Benevento Cathedral

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Benevento Cathedral
Benevento Cathedral.
Basic information
Location Benevento, Italy
Geographic coordinates 41°7′54.03″N 14°46′28.12″E / 41.1316750°N 14.7744778°E / 41.1316750; 14.7744778Coordinates: 41°7′54.03″N 14°46′28.12″E / 41.1316750°N 14.7744778°E / 41.1316750; 14.7744778
Affiliation Roman Catholic Church
Province Archdiocese of Benevento
Country Italy
Ecclesiastical or organizational status Cathedral
Status Active
Architectural description
Architectural type Church
Architectural style Romanesque
Groundbreaking 8th century

Benevento Cathedral (Italian: Cattedrale di Santa Maria Assunta or Duomo di Benevento) is a religious building in Benevento, southern Italy. The church dates to the Lombard foundation of the Duchy of Benevento, in the late 8th century, but after its destruction during Allied bombings in the course of World War II, it was largely rebuilt in the 1960s.


The Cathedral is in the site of the first Christian church in Benevento, where once was the Roman capitol. In general the foundation is dated to the early 7th century, although later, under duke Arechis II, it was enlarged in the 8th century into the edifice which is the current one's crypt. Around 830 the Lombard prince Sico I of Benevento enlarged the primitive church with a nave and two aisles and placed classical-style columns, which characterized the cathedral until its destruction in 1943.

The Romanesque façade.

In the 10th century, when Benevento became an archbishopric seat, bishop Roffredo enlarged the church, although it missed a façade and a bell tower till the 13th century. In November 1456 the nearly completed cathedral was damaged by an earthquake. It was repaired with the help of Pope Pius II and consecrated on 4 November 1473. Perhaps during this restoration it received two further aisles. Other modifications were added before a new reconsecration in 1687. Other earthquakes damaged the church in 1688 and 1702, after which it was brought to the appearance it kept until the Allied destroyed it in World War II.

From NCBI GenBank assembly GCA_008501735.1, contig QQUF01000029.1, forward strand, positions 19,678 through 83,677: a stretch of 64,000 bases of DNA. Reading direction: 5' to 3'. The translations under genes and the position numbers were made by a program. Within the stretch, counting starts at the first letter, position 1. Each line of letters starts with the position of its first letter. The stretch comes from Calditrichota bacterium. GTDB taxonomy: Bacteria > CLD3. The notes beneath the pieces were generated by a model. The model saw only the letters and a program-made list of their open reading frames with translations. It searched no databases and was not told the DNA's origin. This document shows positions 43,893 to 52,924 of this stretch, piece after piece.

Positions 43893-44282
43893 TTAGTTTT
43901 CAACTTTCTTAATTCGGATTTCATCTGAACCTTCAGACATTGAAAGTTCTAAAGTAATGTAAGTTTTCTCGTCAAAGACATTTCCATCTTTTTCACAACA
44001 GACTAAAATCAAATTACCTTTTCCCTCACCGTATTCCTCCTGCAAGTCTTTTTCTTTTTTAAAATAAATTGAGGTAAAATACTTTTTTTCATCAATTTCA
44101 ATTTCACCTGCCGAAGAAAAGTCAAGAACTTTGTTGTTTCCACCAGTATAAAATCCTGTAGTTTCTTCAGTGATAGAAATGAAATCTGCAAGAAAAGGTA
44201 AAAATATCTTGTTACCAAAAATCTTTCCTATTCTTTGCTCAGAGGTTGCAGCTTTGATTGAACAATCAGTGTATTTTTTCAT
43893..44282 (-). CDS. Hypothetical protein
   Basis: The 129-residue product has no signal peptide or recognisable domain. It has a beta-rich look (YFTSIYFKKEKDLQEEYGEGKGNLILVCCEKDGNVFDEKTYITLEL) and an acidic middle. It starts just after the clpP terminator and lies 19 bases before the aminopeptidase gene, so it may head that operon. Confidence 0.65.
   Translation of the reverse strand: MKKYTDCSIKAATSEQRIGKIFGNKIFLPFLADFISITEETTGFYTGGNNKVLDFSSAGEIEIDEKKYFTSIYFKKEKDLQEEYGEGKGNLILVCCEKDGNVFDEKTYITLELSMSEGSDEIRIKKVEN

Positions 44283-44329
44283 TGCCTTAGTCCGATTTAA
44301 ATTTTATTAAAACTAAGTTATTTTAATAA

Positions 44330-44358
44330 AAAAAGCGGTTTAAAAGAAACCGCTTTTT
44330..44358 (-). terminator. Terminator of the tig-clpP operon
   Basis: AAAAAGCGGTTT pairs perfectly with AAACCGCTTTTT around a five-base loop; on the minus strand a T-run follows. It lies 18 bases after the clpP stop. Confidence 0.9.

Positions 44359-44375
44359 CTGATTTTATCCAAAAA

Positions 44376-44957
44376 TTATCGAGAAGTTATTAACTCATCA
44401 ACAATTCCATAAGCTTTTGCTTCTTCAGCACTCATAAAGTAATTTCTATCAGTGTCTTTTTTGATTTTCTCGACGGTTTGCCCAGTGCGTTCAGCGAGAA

The church was rebuilt in the 1950s and 1960s, under the design of Paolo Rossi De Paoli.


The modern church has maintained the Romanesque façade and bell tower. Also preserved is the crypt of the primitive church, with remains of 14th-century frescoes. All the rest belongs to the modern edifice completed in the 1960s.

The façade, dating to the late 13th century, is entirely in white marble, inspired by contemporary Pisan structures. It has two orders with six arcades, which are less deep in the lower one. The main portal is enclosed in an architrave and two richly decorated imposts. The side portals' imposts are re-used Roman architraves. The upper arcades form a loggia, and are separated by decorated columns. The arcade above the portal has a rose windows with twelve ray columns and a mosaic of the Mystic Lamb. The other arcades have oculi and a single mullioned window. The rightmost one, finally, has a depiction of "Knight" from the 13th century, placed there after the destruction of the original tomb it decorated.

The squared and sturdy bell tower was erected by archbishop Roman Capodiferro since 11 February 1279. The front has a frieze with 17 Roman memorial stones, while the western side features has remains of a Roman labarum in gilt metal. At the base of the east side is a relief representing a wild boar with a crown of laurel: this perhaps hints to the foundation of the city, or was the totemic animal of the Samnites living in the area before the Roman conquest. The bell cell has four double mullioned windows.

The interior, in modern style, houses however several historical features: these include a large statue of St. Bartholomew (early 14th century), some 18th-century artworks which escaped the destruction of 1943, and the 7th–8th-century crypt.


  • Rotili, Mario (1952). L'arte nel Sannio. Benevento: E.P.T. 
  • Abbate, Francesco (1997). Storia dell'arte nell'Italia meridionale. Rome: Donzelli.